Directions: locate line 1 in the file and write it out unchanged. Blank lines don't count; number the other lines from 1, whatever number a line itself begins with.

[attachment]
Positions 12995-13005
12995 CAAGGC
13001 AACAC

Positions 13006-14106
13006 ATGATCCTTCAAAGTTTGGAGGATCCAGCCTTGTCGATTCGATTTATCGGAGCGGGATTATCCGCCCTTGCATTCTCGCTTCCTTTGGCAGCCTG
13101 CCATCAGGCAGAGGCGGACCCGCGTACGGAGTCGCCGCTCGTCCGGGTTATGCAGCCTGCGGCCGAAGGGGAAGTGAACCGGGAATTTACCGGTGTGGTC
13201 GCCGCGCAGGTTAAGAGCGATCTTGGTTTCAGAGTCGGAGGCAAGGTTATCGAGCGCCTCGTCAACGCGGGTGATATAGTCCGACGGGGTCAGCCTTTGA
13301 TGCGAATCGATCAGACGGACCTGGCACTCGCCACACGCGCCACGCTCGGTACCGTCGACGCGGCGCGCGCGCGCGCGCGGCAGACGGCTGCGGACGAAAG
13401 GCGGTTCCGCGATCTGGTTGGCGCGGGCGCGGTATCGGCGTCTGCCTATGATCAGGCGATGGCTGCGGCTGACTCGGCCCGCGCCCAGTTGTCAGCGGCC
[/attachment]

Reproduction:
Positions 12995-13005